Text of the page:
Vaccine Design 2017 Meeting & Hospitality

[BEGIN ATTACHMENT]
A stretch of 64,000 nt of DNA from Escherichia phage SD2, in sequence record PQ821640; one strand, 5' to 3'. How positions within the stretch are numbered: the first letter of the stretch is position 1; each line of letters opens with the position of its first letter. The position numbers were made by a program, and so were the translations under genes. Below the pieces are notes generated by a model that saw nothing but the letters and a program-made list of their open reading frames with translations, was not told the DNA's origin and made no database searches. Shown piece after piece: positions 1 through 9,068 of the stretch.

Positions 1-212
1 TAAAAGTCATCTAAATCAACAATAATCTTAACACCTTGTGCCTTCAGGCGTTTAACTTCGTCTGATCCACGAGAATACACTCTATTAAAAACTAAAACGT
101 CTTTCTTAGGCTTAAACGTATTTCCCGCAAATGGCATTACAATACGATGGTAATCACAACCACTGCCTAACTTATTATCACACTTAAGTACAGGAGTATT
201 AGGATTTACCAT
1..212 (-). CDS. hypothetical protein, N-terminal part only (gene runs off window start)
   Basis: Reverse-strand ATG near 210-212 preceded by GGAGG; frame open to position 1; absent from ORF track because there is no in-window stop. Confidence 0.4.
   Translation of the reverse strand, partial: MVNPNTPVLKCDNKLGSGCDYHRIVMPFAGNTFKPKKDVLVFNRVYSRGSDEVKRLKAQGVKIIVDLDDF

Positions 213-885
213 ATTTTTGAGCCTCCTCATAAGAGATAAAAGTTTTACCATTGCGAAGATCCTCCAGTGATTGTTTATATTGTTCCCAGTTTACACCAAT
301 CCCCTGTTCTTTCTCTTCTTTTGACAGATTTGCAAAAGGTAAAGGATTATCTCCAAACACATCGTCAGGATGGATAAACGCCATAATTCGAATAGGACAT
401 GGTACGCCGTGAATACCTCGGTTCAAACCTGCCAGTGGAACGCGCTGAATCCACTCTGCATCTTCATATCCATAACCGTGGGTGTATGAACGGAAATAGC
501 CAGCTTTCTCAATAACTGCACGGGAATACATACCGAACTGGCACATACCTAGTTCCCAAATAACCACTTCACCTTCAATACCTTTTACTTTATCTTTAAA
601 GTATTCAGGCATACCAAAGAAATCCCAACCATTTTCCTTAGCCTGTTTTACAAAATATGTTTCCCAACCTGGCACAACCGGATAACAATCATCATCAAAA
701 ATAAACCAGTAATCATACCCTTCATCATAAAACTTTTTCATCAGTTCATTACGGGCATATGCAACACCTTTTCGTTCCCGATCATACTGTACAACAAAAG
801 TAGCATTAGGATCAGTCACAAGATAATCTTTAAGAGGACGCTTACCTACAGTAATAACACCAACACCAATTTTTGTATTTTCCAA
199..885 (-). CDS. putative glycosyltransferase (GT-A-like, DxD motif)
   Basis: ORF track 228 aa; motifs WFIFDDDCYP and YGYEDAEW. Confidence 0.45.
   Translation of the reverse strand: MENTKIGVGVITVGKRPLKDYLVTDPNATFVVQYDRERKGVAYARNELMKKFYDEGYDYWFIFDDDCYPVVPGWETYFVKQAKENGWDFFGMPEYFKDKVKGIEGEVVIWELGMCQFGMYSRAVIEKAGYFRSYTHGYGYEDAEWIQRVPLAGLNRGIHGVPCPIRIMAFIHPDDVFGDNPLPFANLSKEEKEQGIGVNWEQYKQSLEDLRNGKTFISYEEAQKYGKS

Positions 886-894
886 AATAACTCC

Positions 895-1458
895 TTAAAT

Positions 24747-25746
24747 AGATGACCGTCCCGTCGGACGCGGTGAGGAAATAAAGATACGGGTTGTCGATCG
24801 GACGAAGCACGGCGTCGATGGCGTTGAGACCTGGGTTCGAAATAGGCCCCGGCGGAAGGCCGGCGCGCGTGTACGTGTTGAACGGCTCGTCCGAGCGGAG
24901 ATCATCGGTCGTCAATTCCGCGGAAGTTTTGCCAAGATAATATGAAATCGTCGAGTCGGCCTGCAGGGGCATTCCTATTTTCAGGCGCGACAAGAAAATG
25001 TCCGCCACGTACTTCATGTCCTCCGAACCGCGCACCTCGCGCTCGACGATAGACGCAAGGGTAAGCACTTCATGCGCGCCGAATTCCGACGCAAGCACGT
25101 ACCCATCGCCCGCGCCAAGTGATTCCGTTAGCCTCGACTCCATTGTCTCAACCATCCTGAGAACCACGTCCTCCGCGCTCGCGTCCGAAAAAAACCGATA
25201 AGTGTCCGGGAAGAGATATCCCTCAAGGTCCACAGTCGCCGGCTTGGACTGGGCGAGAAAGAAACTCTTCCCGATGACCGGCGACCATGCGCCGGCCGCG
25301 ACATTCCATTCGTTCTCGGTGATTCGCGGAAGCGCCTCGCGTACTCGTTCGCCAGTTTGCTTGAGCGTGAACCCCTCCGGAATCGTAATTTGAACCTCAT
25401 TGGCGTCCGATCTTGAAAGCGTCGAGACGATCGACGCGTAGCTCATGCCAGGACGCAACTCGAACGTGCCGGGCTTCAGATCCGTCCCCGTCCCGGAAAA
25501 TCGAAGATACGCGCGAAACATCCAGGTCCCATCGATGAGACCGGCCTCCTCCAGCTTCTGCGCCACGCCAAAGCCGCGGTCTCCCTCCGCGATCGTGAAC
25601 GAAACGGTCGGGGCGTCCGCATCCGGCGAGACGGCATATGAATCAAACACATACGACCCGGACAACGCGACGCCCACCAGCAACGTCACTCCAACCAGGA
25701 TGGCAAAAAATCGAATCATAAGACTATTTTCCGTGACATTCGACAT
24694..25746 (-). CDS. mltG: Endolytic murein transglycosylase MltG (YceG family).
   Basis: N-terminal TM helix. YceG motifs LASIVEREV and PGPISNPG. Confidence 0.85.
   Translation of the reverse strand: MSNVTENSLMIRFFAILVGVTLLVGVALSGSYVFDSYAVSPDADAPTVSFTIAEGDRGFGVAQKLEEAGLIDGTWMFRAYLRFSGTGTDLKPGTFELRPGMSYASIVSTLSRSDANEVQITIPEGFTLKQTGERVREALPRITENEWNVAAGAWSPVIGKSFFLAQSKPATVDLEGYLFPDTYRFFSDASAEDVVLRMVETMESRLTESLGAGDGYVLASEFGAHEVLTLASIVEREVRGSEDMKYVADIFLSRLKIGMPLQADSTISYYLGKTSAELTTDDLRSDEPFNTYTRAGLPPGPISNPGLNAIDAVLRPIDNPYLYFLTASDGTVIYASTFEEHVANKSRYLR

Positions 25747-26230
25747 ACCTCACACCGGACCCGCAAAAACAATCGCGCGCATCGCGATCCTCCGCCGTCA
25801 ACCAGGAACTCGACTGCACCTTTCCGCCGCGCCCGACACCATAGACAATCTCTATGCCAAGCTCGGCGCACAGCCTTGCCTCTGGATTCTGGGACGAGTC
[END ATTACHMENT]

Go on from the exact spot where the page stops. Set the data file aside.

Birmingham is the second largest city of the United Kingdom and a metropolitan borough in the West Midlands metropolitan county. It lies near the geographic center of England, at the crossing points of the national railway and motorway systems. Birmingham is the largest city of the West Midlands conurbation—one of England’s principal industrial and commercial areas—for which it acts as an administrative, recreational, and cultural center. The city lies approximately 110 miles (177 km) northwest of London. Birmingham remains the chief center of Britain’s light and medium industry and is still sometimes described as “the city of 1,001 different trades.” The key to its economic success was the diversity of its industrial base, though it has been principally concerned with the metal and engineering trades. The largest single industry in terms of employment is the production of motor vehicles. Bicycles and motorcycles are made in the area, though the bicycle trade has declined. The city is also one of the main emphases of the machine-tool industry. Since the 1970s, however, the city’s service sector has grown to rival the manufacturing sector. The central focus of Birmingham is Victoria Square, with the classical Town Hall (1834), the Renaissance-style Council House (1874–81), and the City of Birmingham Museum and Art Gallery, which is noted for its Pre-Raphaelite paintings and its English watercolors. St. Philip’s Cathedral (1715), in its green churchyard, forms another focus, and the Georgian area around St. Paul’s Church (1779) also has a character of its own. Other Centre have formed around St. Chad’s Cathedral (Roman Catholic), designed by A.W.N. Pugin (1841); Centenary Square (1989) and the adjacent International Convention Centre (1991); and the Bullring shopping Centre (2003), whose centerpiece, Selfridges department store, has won numerous design awards. The store’s curved form, covered with 15,000 aluminum discs, serves as a dramatic counterpoint to its neighbor, the Neo-Gothic St. Martin’s Church. The Birmingham Repertory Theatre, opened in 1913, has acquired national renown. The Birmingham Hippodrome plays host to original theatrical productions and serves as the home for the Birmingham Royal Ballet company. The Birmingham and Midland Institute also has educational and artistic facilities. The University of Birmingham (1900), Aston University (1966), and Birmingham City University (1992; formerly the University of Central England) are the chief institutions of higher education. Famous residents have included Edward Burne-Jones, J.R.R. Tolkien, and Ozzy Osbourne.